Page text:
Lastly, thank you to all of my colleagues for their valuable contribution to my education.  These discussions have been my classroom and library, my soapbox and almost constant companion since September 2009.  I wish you all the best in your learning journey.

One response so far

Oct 14 2010

Is technology neutral?

Published by under Etec 511

Having read some of the comments in the previous discussions, especially on the role of TV in changing the way we live and learn, I cannot see technology as neutral.  Clearly our society has changed (not sure it’s evolved) in the years most of us can remember.  I might be tempted to say we have changed more especially in recent years with web 2.0, but then I think of watching the first lunar landing, or seeing a videophone prototype at Expo 67.  I could not have imagined my life would be so interconnected to the tools I use.  Did my mother define her daily life by the stainless steel oven my dad installed in the 1960s?  Was her free time improved by the latest Electrolux vacuum cleaner?  It seems silly when I put it in those terms, yet I cannot deny that my lifestyle, my learning practices, my entertainment choices and of course, my teaching practices are all affected by the technological advances that have occurred in my time.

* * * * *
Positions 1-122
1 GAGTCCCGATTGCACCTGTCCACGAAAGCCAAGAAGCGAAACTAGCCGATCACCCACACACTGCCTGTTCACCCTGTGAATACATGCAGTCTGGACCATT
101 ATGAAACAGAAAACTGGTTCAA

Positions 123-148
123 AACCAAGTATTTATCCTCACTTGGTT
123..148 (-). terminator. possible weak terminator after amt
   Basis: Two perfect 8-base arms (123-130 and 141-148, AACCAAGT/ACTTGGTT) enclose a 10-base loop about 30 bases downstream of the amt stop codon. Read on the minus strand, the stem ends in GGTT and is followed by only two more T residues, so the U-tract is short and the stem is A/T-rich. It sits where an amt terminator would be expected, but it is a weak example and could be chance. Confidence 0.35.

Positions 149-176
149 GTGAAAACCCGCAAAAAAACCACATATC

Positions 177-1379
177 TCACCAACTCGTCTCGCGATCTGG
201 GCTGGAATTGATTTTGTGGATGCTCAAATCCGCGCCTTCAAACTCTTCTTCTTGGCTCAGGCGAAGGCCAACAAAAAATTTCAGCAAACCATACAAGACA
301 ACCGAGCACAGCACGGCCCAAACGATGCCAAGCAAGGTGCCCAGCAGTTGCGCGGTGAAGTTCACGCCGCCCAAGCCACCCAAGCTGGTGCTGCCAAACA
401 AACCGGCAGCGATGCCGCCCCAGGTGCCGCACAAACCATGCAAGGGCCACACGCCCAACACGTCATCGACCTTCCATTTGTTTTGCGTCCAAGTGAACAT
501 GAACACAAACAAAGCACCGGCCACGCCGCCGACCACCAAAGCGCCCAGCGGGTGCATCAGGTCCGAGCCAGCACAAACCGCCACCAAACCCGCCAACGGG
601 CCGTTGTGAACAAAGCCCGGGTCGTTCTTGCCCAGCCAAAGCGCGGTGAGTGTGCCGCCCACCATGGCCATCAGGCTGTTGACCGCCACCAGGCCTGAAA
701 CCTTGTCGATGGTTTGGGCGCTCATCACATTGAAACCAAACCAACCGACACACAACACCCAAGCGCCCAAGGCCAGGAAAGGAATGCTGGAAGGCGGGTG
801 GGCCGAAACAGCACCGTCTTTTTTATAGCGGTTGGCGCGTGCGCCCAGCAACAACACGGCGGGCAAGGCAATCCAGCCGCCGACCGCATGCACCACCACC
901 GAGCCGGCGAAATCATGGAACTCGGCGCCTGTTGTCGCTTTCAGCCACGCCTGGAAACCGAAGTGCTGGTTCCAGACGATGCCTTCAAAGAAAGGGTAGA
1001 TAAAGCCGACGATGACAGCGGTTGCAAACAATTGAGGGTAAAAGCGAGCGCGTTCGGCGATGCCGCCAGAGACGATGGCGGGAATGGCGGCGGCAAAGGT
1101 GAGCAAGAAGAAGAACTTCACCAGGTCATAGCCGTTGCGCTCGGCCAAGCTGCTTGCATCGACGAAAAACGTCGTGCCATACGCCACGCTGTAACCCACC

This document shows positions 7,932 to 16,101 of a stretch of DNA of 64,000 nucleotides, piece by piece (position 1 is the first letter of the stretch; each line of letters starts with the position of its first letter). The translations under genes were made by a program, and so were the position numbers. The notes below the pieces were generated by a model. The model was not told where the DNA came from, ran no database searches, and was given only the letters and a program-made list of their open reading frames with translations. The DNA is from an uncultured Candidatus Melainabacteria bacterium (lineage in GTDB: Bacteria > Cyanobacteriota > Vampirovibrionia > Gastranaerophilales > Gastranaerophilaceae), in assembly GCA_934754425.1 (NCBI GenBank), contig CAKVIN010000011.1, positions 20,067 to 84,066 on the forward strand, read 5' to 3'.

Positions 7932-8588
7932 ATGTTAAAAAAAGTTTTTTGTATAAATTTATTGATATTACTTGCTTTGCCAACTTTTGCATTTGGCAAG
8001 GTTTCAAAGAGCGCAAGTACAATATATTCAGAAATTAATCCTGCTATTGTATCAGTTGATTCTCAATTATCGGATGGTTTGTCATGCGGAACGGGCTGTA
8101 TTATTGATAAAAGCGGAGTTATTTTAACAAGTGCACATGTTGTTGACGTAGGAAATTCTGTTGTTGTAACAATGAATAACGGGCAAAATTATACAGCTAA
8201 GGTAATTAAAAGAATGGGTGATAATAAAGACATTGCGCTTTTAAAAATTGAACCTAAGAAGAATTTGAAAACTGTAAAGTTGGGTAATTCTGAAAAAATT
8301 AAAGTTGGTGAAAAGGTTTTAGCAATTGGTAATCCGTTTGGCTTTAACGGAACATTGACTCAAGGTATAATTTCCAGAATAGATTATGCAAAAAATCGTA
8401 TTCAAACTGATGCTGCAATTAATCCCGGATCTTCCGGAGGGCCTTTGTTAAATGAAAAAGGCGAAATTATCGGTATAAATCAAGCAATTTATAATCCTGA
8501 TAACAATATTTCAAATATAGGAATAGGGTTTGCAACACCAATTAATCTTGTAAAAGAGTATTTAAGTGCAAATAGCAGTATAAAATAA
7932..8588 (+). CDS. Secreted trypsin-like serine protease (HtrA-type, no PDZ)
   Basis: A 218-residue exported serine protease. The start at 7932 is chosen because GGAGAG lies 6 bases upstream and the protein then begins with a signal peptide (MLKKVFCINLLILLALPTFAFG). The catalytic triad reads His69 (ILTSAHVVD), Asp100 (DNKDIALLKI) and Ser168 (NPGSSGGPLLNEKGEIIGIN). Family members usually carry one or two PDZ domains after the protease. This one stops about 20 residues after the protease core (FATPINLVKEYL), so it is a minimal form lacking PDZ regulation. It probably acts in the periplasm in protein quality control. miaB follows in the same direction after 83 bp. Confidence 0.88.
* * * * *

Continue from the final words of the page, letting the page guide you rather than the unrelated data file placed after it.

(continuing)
What disturbs me is whether we are questioning the effects of technology on our society or whether we are living at the pace that technology seems to now be dictating for us.  Shades of Heidegger??

No responses yet

Oct 14 2010

How has TV changed our society and our learning practices?